Video IDols Millenary Looks
EXHIBITION “IDOLES, MILLENARY VIEWS”. MARQ – MUSEOGRAPHY
COMMUNICATION ARCHITECTURE OF THE IDOLE EXHIBITION
From the access to corridor one, the visitor can put the object, the architecture of the object and the human scale in context, through a set of two sculptures with their eyes painted in red, one of them making an idol, and behind it a context of the place of the scene, a dolmen.
The exhibition is divided into two rooms.
The first one talks about typology, exposing the visitor to typological situations of the idol in relation to the user and his body, and other geographical situations, in relation to the Iberian Peninsula. The second room talks about the place and the possible use of the idol. It exposes the visitor to situations of use and place of discovery. The narrative museographic architecture speaks of the space of life, the space of death, the village, the burial, daily life, the ritual.
In the first room the exhibition space is resolved by means of a Mediterranean cave architecture. Architectures by means of bases in the form of stalactites (light) and truncated stalagmites (bases), which speak of the appropriation of the place and natural architecture as the basis of the object. The way the idol is exposed in bases in the shape of a pyramid trunk, makes the idol be exposed as a unique piece, meaning the whole (base and piece) as an altar. Room one is developed through 11 showcases with more than 35 pairs of stalactites and stalagmites, which serve as support to the objects as unique pieces of art. The inverted base (stalactite) that floats over each one of the pieces, is what builds the intimate space of each one of the pieces, bringing the point of light closer, placed in the lower base of the stalagmite and closes the piece – base – point of light as an iconic, intimate and precious whole. As a unique piece of art…
Accessibility and communication by means of other tools in room one are diverse, with special emphasis on a peninsular model with almost 50 idols that mark the geographical space to transmit parameters such as density and place to the visitor. Another line of reproductions offers the visitor a clear and concise understanding of the typological equalizer, touchable, and with Braille reading. These two didactic and accessible installations provide the whole visitor, whether a group of children or visually impaired people, with a tool parallel to the scientific discourse that rigorously complements it and that permeates all the profiles of those who visit the exhibition.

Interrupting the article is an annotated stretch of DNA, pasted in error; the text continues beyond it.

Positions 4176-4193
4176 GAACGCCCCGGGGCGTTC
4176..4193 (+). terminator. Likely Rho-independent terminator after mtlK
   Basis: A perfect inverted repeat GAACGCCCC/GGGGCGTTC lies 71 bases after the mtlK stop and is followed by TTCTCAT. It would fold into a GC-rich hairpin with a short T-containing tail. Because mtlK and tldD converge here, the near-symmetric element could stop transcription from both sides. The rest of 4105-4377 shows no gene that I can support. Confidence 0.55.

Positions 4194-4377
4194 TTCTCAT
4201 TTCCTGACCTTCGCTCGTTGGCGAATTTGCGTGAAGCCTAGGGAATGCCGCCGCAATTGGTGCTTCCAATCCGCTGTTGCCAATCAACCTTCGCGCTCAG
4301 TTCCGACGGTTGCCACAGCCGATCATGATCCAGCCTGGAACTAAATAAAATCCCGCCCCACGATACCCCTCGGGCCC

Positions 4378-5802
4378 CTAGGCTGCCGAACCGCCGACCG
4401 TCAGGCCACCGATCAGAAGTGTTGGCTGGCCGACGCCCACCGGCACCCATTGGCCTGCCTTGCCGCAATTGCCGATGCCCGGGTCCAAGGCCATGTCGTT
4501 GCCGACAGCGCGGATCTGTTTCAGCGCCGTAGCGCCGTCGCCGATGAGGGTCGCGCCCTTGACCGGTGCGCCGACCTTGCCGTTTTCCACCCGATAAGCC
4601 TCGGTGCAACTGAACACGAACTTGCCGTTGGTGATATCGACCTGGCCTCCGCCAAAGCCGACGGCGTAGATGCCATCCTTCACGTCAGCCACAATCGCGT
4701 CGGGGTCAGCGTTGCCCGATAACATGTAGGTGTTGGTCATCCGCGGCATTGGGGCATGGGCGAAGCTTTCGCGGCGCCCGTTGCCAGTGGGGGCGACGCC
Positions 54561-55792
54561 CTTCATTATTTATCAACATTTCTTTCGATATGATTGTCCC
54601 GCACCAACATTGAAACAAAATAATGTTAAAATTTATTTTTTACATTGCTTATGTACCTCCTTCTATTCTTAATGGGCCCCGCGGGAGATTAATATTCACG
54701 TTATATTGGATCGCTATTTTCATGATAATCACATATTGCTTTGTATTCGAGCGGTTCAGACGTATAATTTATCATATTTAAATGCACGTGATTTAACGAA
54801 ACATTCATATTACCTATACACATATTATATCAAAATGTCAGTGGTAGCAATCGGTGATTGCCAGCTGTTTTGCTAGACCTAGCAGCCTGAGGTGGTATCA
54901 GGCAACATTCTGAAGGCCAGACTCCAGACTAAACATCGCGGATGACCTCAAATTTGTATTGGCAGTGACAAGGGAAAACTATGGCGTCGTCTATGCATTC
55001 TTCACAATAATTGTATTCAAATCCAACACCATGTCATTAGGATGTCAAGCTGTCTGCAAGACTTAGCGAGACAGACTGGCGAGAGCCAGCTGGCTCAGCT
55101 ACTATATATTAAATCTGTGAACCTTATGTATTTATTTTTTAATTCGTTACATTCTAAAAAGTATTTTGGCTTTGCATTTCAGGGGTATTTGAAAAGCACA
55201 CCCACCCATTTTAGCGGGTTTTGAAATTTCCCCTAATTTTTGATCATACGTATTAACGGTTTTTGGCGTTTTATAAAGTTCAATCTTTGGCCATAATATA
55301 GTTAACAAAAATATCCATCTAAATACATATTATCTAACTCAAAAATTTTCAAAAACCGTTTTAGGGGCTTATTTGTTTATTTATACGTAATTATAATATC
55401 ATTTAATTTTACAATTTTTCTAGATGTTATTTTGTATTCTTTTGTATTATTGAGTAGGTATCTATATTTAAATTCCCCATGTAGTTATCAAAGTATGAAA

Another audiovisual didactic tool that has been introduced in a new way in this exhibition has been, in parallel to those that had already been used of audiovisual narrative type, some video pieces that give the visitor a sequence and succession of images that communicate, in parallel to the archaeological piece, details on a larger scale of the pieces, global scale of the detail, movement, typological comparison and three-dimensional comparison, in a comfortable, powerful and simple way. These videos allow the visitor to have additional information beyond the contemplation of the archaeological object.
The second room constructs the narrative space through curved walls that bring the visitor the psychology of the architecture of the place, where the idol is found. Four rooms, of different scales and with two finishing materials, serve as a museographic support for some twenty sites. These two finishes, natural wood and stone, serve as a support for daily life in the village and the usual burial sites. Natural wood and stone, architectural finishes, bring us two surfaces, organic and stone, bring us life and death.
In relation to the elements of accessibility in this room 2 is resolved with a model of the town of Millares de Almería, of great format of 1.50×1.10m. By means of touch and its contemplation, in the centre of the room, it facilitates the understanding of the architecture of the place of the village and of the daily life to every visitor.
The scientific context of the object is developed through small exhibition strips with showcases, images of the different sites, scientific texts, concatenated through the museographic envelope of the succession of short walls that make up the curved architectural space.
Temporary travelling exhibition museography
Client: Archaeological Museum of Alicante.
Location 1: MARQ Alicante, Spain
Location 2: MAN National Archaeological Museum, Madrid, Spain
Location 3: National Archaeological Museum, Lisbon, Portugal
Museum design: ROCAMORA Design & Architecture
Fotography: ROCAMORA Design & Architecture